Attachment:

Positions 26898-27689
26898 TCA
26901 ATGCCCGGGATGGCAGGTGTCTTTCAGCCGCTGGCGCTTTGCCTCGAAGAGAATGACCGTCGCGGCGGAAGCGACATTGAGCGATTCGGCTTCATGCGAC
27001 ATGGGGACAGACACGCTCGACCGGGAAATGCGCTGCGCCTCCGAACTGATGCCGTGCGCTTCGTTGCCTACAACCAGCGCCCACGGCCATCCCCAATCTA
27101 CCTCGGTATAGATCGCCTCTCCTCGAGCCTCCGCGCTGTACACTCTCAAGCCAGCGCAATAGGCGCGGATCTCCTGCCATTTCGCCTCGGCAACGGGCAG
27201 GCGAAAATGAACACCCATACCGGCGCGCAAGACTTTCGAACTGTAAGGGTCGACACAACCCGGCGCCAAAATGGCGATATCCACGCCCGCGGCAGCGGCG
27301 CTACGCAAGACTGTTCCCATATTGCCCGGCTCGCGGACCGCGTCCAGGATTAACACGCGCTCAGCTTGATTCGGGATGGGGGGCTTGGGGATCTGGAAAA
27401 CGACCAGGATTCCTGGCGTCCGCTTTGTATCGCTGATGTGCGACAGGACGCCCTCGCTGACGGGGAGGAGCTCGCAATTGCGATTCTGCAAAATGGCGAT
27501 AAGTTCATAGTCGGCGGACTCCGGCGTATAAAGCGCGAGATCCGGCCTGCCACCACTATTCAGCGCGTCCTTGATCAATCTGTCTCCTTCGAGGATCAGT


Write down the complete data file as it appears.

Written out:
Positions 26898-27689
26898 TCA
26901 ATGCCCGGGATGGCAGGTGTCTTTCAGCCGCTGGCGCTTTGCCTCGAAGAGAATGACCGTCGCGGCGGAAGCGACATTGAGCGATTCGGCTTCATGCGAC
27001 ATGGGGACAGACACGCTCGACCGGGAAATGCGCTGCGCCTCCGAACTGATGCCGTGCGCTTCGTTGCCTACAACCAGCGCCCACGGCCATCCCCAATCTA
27101 CCTCGGTATAGATCGCCTCTCCTCGAGCCTCCGCGCTGTACACTCTCAAGCCAGCGCAATAGGCGCGGATCTCCTGCCATTTCGCCTCGGCAACGGGCAG
27201 GCGAAAATGAACACCCATACCGGCGCGCAAGACTTTCGAACTGTAAGGGTCGACACAACCCGGCGCCAAAATGGCGATATCCACGCCCGCGGCAGCGGCG
27301 CTACGCAAGACTGTTCCCATATTGCCCGGCTCGCGGACCGCGTCCAGGATTAACACGCGCTCAGCTTGATTCGGGATGGGGGGCTTGGGGATCTGGAAAA
27401 CGACCAGGATTCCTGGCGTCCGCTTTGTATCGCTGATGTGCGACAGGACGCCCTCGCTGACGGGGAGGAGCTCGCAATTGCGATTCTGCAAAATGGCGAT
27501 AAGTTCATAGTCGGCGGACTCCGGCGTATAAAGCGCGAGATCCGGCCTGCCACCACTATTCAGCGCGTCCTTGATCAATCTGTCTCCTTCGAGGATCAGT